Life without God

29 07 2008

A few months ago I asked a question, “Does the way I view the world change the way i live?” In other words, are my actions dependent on or a result of my worldview. Some articles and books I read recently gave me a more concrete answer. Without a doubt I answer in the affirmative.

Yesterday I read an article entitled “The absurdity of life without God” on William Lane Craigs website. It was a great article. It posits that people who claim to be atheists, live life with great contradiction and inconsistency. Without God, life is just a cosmic accident, a result of matter + time + chance. Humanity becomes the great cosmic orphan. Absolutely alone in the universe. To paraphrase Bertrand Russell “We must build our lives on the firm foundation of unyielding despair”. The despair of being alone, purposeless, and meaningless in the universe. But people do not live that way. Its absurd. They live as if their lives have meaning, and purpose. Again we see this in the area of objective moral values. If we deny the existence of God, we deny an referent from which we can determine actions to be right and wrong. Morality becomes the product of personal taste and/or social-biological conditioning. In other words, truly subjective.

But again people do not live this way. People affirm that certain things are wrong regardless of context or conditioning. You’d be hard pressed to find anyone who thinks Hitler or Stalin did the world a favour by murdering millions of Jews and their own country men respectively.  But without affirming that God exists, how can we condemn these actions as wrong? By doing so we acknowledge that objective moral values exist. If morals are no longer subjective they point to a referent. Here the inconsistency is clear. One writer said “If God is dead, then man is dead too.” Dostoyevsky pushed a similar idea “If there is no Imortality then all things are permitted”. How can we condemn war or murder, or abuse while affirming life has no meaning?

Recently I picked up a copy of Tammy Bruce’s “The Death of Right and Wrong”. Its extremely insightful. Bruce claims to be skeptical of organised religion (or organised anything for that matter) and is thoroughly agnostic. As insightful as the book is there are some glaring inconsistencies (despite her being a lesbian femmenist and trying to take the moral high ground).
When discussing issues, she continues to make statements like “Its just plain wrong”.
However this is absurb given what we have discussed above. She rightly posits that liberal left wing are greatly hypocritical. Tolerance may be their battle cry, but they are only tolerant of those who share their worldview. One chapter discusses the hypocrisy Christian bashing, while any anti-semetic or anti-islamic behaviour is labeled as a “hate-crime”. She cites the example of Offili’s “art”, which depicts the virgin Mary coming out of a vagina, smeared with elephant dung. This was hailed as a great work of art and even got government funding. Try doing that with Mohammed!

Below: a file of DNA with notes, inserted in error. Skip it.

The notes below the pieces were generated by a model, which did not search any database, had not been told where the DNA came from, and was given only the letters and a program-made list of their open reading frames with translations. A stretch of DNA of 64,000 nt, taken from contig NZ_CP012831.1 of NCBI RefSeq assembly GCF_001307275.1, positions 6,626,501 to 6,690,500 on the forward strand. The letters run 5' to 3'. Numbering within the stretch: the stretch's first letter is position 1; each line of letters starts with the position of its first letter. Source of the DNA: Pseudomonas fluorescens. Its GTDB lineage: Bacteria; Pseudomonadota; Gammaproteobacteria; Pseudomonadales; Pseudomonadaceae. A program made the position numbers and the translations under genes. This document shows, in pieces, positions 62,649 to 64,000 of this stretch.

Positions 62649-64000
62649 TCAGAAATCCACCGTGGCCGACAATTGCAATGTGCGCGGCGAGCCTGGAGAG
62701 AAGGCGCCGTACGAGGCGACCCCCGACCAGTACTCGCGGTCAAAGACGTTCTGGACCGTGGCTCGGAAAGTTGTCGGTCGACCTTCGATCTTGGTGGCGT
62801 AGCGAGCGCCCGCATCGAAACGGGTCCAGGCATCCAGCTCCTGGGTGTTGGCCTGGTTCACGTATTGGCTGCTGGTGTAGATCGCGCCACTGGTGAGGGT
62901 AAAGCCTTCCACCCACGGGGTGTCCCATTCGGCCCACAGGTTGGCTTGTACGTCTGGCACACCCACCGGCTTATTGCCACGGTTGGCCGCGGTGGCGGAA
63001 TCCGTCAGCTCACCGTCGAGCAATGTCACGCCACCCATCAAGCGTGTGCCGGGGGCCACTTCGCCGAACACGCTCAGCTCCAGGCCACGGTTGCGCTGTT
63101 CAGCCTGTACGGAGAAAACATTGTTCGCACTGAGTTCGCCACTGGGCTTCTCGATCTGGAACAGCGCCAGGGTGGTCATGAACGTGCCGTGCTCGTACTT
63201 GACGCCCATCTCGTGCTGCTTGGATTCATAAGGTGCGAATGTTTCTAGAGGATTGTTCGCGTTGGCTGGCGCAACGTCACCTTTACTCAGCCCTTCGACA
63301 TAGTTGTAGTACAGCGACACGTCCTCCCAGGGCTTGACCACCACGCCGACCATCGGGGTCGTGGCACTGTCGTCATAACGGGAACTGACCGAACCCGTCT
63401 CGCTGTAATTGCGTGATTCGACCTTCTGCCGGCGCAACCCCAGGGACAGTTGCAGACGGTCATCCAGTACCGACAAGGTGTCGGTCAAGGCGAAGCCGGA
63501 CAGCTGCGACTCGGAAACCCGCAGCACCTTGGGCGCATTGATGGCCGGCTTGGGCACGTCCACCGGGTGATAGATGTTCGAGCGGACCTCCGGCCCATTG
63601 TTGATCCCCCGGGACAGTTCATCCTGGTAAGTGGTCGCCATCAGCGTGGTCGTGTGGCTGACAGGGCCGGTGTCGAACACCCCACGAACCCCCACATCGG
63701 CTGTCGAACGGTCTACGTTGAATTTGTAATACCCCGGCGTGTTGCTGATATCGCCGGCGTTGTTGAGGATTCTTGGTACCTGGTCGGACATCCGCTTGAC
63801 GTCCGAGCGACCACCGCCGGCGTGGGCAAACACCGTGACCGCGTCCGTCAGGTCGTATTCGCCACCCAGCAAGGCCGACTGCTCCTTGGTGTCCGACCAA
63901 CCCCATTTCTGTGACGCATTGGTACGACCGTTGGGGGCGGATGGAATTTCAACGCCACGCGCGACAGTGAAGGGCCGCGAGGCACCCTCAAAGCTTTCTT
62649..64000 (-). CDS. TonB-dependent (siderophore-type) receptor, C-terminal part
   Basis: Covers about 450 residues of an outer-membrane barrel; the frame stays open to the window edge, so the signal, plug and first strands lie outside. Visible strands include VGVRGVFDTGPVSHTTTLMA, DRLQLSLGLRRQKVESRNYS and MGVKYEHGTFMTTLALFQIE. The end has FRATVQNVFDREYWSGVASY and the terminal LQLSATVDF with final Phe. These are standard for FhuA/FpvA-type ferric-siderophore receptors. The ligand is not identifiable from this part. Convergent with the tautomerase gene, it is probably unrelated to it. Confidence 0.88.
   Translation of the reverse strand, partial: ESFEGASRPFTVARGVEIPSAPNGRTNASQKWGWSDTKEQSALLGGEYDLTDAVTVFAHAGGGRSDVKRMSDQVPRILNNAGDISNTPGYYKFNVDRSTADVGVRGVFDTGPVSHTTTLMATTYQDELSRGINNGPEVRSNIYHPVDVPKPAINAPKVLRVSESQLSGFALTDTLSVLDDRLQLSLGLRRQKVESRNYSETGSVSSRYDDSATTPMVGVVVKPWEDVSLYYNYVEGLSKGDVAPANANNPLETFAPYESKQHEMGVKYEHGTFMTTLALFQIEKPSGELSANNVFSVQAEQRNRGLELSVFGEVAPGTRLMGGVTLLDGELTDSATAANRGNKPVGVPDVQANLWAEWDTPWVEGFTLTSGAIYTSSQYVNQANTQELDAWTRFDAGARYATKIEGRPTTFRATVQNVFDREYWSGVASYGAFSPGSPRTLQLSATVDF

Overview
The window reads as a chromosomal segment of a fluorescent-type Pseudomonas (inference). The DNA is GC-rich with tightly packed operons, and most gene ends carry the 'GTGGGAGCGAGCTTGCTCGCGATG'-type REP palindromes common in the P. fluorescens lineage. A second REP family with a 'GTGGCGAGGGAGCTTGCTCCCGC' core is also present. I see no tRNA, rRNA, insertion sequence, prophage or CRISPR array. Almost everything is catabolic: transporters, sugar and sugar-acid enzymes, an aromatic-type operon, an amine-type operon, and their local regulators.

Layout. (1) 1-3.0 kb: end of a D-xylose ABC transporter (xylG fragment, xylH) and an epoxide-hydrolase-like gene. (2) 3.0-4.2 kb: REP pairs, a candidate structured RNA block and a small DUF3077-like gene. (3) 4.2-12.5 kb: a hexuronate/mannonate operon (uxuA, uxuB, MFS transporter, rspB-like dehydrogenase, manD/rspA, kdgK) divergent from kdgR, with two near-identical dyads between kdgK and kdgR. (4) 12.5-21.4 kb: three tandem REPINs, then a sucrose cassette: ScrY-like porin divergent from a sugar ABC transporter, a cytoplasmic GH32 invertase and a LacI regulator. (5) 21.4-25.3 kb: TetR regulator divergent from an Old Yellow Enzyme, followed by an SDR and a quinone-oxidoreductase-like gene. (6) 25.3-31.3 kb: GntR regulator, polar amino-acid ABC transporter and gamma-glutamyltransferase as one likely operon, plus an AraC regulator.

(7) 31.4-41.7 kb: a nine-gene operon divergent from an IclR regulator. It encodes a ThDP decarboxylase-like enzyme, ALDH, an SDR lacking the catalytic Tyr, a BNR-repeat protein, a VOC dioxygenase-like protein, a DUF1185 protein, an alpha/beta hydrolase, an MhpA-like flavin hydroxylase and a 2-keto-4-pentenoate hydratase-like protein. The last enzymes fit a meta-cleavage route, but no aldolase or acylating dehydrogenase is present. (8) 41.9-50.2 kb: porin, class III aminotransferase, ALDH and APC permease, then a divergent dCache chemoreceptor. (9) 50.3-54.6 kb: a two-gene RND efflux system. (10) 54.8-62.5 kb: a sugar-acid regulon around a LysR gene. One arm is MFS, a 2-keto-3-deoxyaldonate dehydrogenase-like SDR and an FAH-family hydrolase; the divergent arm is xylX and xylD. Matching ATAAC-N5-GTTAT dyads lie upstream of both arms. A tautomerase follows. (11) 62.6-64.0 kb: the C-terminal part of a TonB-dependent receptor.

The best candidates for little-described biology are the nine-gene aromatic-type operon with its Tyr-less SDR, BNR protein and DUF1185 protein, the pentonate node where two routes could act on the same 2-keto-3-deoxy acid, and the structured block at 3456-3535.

But it wasnt all doom and gloom. Her description of the Christians she met was surprising. They were friendly, tolerant, and happy people. In stark contrast to her liberal, femmenist, homosexual friends who were extremely intolerant, unfriendly and unhappy people.

But again I come down to the question, on what grounds do we call this wrong? On its hypocrisy and inconsistency? Hardly. Post-modernity has shown us that whats wrong for you is not wrong for me. How can we condemn someone for their belief when we encouraged it in the first place? We have no grounds to condem this behaviour if we affirm that God does not exist.Its ironic that Bruce is critical of the movement that gave her the freedom to be what she is.

Has atheism given us a solution to the inconsistency? Not as far as I can see. Dr. L.D Rue posits that we believe a “Noble Lie”, one that tricks us into believing there is value in the universe, and that tells us not to live for self existence. But without such lies it becomes impossible to exist. This is also absurb because once we realise we believe a lie, we are right back where we started. Its like a placebo, it only works if you believe its true. Bertrand Russell said he could not live as if morality was simply a matter of taste, and did not know the solution the problem. If this is the best that the secular scholars can come up with then Atheism is truly in trouble. However inspite of all this evolution is still taught as a fact in schools and universities. Humanity is shown to be a meaningless product of a cosmic accident. Any dissenters are shunned as anti-intellectuals. (Check out Ben Steins latest movie “Expelled” for more on this) The media continue hail people like Dawkins, Hitchens or Harris as the great defenders of intellectualism and their books are national best sellers.  Like I said, we are truly inconsistent as a society. Our society is one that is truly at emnity with and seeking a hiding place from God.